Long-term success, while desirable, can sometimes breed a degree of complacency. A case in point is the Monadnock United Way’s annual campaign, which has long been the envy of United Way campaigns elsewhere in the state. Annual goals in excess of $2 million were frequently set and seemingly just as frequently met. It’s not that a lot of hard work by many dedicated volunteers and a lot of support from the region’s employers and residents weren’t necessary, and it was also not unusual for the campaign to be extended to allow a late push to get the final total closer to the target, if not meeting it. And that may have, over time, lulled many into assuming that, somehow, the United Way would near or meet its goal each year, even if that required extending the fundraising into the following year.

The changes the United Way has undergone and the challenges the organization has been facing lately have not gone unchronicled. In recent years, the agency has moved smartly to a collective impact model, focusing its allocations on core program initiatives — children, education, financial stability and basic needs. The United Way has organized six collective initiatives, including the Monadnock Home Visiting Alliance, which brings four agencies together to provide coordinated assistance to families with infants and young children. The idea is to provide greater and more effective benefit by pooling resources across similarly focused agencies and programs and to promote greater efficiency in the use of funds.

As effective and promising as these changes are, they are also borne of the significant challenges the United Way campaign has encountered over the past decade. These include the dwindling number and size of major employers in the area, which have historically supplied reliably significant support to the annual campaign, both directly and through employee campaigns. Added to that is competition the campaign has faced from direct fundraising opportunities, particularly online or in other technology-enabled ways, that enable donors to choose to bypass the United Way’s pooled approach.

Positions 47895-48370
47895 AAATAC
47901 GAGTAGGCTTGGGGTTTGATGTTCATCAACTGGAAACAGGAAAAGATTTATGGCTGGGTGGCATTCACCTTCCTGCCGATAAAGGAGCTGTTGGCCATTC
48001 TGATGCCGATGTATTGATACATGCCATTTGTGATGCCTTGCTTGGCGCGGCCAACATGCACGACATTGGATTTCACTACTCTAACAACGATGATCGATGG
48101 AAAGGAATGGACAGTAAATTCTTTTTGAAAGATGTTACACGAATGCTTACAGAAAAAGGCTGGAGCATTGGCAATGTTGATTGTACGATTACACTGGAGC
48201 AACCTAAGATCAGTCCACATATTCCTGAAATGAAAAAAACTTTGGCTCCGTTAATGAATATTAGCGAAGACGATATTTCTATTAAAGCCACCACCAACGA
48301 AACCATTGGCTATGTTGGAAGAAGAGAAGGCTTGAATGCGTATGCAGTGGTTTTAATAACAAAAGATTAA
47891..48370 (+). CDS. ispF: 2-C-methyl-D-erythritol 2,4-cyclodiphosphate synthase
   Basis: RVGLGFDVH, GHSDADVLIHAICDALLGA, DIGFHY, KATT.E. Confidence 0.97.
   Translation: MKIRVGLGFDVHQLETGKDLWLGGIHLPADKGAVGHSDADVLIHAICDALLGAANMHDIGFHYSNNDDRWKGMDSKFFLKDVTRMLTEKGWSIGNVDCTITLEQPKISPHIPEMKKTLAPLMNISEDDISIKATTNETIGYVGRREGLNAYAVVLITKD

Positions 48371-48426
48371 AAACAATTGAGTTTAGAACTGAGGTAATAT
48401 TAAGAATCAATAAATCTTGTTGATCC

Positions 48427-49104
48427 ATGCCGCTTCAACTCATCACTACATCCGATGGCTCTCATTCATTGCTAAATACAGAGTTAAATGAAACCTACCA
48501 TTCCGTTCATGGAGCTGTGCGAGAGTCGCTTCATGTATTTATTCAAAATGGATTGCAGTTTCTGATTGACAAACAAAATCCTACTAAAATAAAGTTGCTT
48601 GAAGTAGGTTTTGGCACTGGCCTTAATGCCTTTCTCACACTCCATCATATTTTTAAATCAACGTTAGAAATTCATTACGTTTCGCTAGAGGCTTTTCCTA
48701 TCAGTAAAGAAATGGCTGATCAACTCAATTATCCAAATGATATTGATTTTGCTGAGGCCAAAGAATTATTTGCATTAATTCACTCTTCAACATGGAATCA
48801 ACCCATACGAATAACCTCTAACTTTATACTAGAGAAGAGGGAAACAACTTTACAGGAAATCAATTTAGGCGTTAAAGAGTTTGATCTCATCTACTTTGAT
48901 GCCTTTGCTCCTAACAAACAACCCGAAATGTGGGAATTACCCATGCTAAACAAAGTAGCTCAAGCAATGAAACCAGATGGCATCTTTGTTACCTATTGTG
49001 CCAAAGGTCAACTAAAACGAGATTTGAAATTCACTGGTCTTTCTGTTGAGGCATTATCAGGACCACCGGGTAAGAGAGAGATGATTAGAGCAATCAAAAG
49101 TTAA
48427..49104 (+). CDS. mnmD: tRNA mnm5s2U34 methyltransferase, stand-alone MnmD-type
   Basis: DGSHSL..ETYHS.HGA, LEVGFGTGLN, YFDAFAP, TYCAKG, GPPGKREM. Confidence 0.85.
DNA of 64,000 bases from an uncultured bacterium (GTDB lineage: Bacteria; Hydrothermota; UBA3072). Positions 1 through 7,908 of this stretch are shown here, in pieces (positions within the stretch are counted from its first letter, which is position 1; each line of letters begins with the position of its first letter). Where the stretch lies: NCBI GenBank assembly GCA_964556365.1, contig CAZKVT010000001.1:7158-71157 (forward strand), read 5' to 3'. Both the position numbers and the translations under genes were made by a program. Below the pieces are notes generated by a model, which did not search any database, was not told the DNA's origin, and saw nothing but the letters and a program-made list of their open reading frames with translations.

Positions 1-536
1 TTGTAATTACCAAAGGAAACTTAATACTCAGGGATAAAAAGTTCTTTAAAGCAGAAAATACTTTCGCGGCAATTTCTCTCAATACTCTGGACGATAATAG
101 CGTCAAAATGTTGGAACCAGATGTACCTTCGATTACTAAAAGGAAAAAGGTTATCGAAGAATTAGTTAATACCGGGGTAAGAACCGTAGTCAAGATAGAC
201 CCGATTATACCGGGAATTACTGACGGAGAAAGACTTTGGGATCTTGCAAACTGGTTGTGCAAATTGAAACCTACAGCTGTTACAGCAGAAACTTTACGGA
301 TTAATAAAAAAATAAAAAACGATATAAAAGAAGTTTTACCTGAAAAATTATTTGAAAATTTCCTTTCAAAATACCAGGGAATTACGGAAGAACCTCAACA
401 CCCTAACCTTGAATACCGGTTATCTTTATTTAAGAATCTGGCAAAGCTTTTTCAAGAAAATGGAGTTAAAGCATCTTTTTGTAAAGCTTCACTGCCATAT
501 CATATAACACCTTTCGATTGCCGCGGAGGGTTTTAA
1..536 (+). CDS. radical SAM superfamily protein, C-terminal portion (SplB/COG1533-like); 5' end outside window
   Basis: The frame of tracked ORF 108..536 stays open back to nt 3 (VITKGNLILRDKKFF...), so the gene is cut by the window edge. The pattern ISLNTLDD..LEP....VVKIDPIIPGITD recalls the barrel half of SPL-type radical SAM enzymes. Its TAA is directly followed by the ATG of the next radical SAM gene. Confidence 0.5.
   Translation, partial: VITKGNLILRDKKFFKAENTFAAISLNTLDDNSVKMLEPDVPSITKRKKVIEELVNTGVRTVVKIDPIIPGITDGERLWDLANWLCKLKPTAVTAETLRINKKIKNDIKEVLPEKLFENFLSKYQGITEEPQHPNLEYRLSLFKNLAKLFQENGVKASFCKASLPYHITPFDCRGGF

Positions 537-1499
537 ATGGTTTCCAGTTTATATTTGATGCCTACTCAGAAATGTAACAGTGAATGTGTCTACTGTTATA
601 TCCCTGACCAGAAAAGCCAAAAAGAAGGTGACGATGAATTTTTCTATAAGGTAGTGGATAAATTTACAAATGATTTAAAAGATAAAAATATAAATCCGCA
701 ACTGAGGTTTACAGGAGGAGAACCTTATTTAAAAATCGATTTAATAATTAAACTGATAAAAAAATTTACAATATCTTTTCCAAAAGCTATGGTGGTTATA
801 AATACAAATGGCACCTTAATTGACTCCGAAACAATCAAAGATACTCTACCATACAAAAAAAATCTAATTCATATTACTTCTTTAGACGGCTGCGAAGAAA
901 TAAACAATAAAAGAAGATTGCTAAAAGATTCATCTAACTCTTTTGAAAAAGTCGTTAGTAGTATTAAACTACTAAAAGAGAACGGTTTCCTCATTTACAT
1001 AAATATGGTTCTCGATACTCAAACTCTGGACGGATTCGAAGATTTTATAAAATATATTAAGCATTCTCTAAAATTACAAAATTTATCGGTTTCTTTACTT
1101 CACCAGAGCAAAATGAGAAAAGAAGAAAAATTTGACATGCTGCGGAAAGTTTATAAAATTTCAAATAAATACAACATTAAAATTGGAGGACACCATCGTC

This new normal has led to a significant scaling back of the United Way’s annual goal, this year to $1.554 million. The agency also fundraises in other ways — this year, the plan is for an additional $383,000 — but the United Way is still hoping for 80 percent of its overall 2019 fundraising to come from the annual campaign.

And this is where the tendency toward complacency becomes a concern. First, in years past, a late push to get to the goal might have come when perhaps 85 percent or so had been committed. The current campaign is now well below target, with not much more than $1 million in commitments thus far, or under 70 percent of the goal. Second, in order to better manage its allocations and provide greater certainty to the various agencies, other organizations and programs that count on United Way support, the campaign will not — repeat, not — be extended into 2020. So if, based on past years, your thought would be to delay supporting the campaign, time is running out and the need remains high.

Particularly during a season that brings out the giving spirit in so many, there are many meaningful and deserving avenues for directing charitable support. But if seeking a region-wide bang for the buck is a priority, the Monadnock United Way’s efficient spreading of critical support for maximum impact can’t be beat. If you want to learn more about how the United Way distributes its funds and how that affects the people of the region, and to make a donation online, go to www.muw.org. You can also donate by texting MUW to 41444 or by calling the United Way at 352-4209. But don’t delay; the Dec. 31 end of the campaign is nigh at hand.

(Note: While The Sentinel has over many years run editorials supporting the Monadnock United Way as an efficient fundraising vehicle for the region’s assistance programs, we note for the sake of transparency that Sentinel president and COO Terrence L. Williams currently serves on the agency’s board of directors.)